London, Feb 16 : Pentagon's decision to destroy a disabled US spy satellite can lead to disaster for the International Space Station (ISS), which would be struck by hundreds of thousands of marble-sized debris once the satellite is shot down.
According to a report in New Scientist, the Pentagon has cited concern about contamination from toxic hydrazine fuel as the main reason behind the decision to shoot down the satellite rather than let it disintegrate in the atmosphere.
The current plan for shooting down the US National Reconnaissance Office (NRO) satellite involves firing a modified navy missile at the spacecraft while it is about 240 km (150 miles) above the Earth.
The atmosphere is thick enough at that relatively low altitude that most of the debris will be dragged down and disintegrate in a matter of hours or days.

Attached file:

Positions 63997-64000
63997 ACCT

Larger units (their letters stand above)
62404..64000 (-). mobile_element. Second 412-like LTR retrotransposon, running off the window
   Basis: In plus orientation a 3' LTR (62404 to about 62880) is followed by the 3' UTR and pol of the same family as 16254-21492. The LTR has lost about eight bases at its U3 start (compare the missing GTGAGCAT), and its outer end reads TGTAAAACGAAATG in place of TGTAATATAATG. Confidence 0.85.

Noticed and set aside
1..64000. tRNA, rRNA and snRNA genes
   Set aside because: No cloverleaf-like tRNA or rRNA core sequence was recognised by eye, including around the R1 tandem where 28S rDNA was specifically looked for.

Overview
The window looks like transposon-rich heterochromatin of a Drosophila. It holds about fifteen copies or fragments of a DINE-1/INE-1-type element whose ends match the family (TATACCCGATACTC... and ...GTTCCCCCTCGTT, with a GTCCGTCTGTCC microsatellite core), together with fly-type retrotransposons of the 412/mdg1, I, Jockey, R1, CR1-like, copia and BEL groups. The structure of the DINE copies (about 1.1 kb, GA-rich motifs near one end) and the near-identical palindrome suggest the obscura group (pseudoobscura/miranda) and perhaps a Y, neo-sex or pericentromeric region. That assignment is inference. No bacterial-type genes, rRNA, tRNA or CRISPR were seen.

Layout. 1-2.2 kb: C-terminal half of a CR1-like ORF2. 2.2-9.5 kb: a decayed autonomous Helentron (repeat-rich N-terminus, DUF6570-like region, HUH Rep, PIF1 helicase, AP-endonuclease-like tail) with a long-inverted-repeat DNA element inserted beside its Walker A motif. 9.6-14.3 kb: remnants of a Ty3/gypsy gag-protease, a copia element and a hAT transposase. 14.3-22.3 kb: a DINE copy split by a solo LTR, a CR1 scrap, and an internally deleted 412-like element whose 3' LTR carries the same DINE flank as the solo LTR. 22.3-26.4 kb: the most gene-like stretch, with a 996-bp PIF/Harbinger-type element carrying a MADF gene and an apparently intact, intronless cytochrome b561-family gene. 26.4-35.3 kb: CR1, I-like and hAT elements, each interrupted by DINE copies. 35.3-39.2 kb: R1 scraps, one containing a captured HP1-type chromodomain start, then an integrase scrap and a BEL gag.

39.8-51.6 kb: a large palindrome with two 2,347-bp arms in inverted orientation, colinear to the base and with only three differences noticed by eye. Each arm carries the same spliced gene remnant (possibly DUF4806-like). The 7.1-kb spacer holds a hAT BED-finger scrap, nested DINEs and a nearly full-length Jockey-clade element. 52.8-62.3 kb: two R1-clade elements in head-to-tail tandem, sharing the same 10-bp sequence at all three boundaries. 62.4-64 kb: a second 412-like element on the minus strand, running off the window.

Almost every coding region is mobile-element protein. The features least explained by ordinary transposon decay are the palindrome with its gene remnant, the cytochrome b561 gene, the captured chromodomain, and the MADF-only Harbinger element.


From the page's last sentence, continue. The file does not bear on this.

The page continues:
But, according to David Wright, co-director of the global security programme at the Union of Concerned Scientists in Cambridge, Massachusetts, US, some of the debris from the explosion could get kicked up to a higher orbit, where it could pose a threat to the ISS, which orbits the Earth at about 340 km (211 miles).
"It sounds to me like a bad idea," Wright told New Scientist. "This satellite is about two-and-a-half times as massive as the Chinese satellite destroyed last year, so you would expect to get a lot more debris," he explained.
According to Donald Kessler, a retired manager of NASA's Orbital Debris Office at Johnson Space Center, though the resulting debris from the explosion will be a cause of worry, the possibility of contamination from hydrazine is worse.
"When you're dealing with a chemical like that, it's a different ball game," Kessler told New Scientist.
But Max Meerman, a satellite engineer at the MDA Corporation in Vancouver, Canada, believes that concerns about debris are overblown.
"The satellite will be slowed down when it flies into the missile, so most bits from the impact will slow down, rather than speed up, and re-enter Earth's atmosphere even quicker," he said.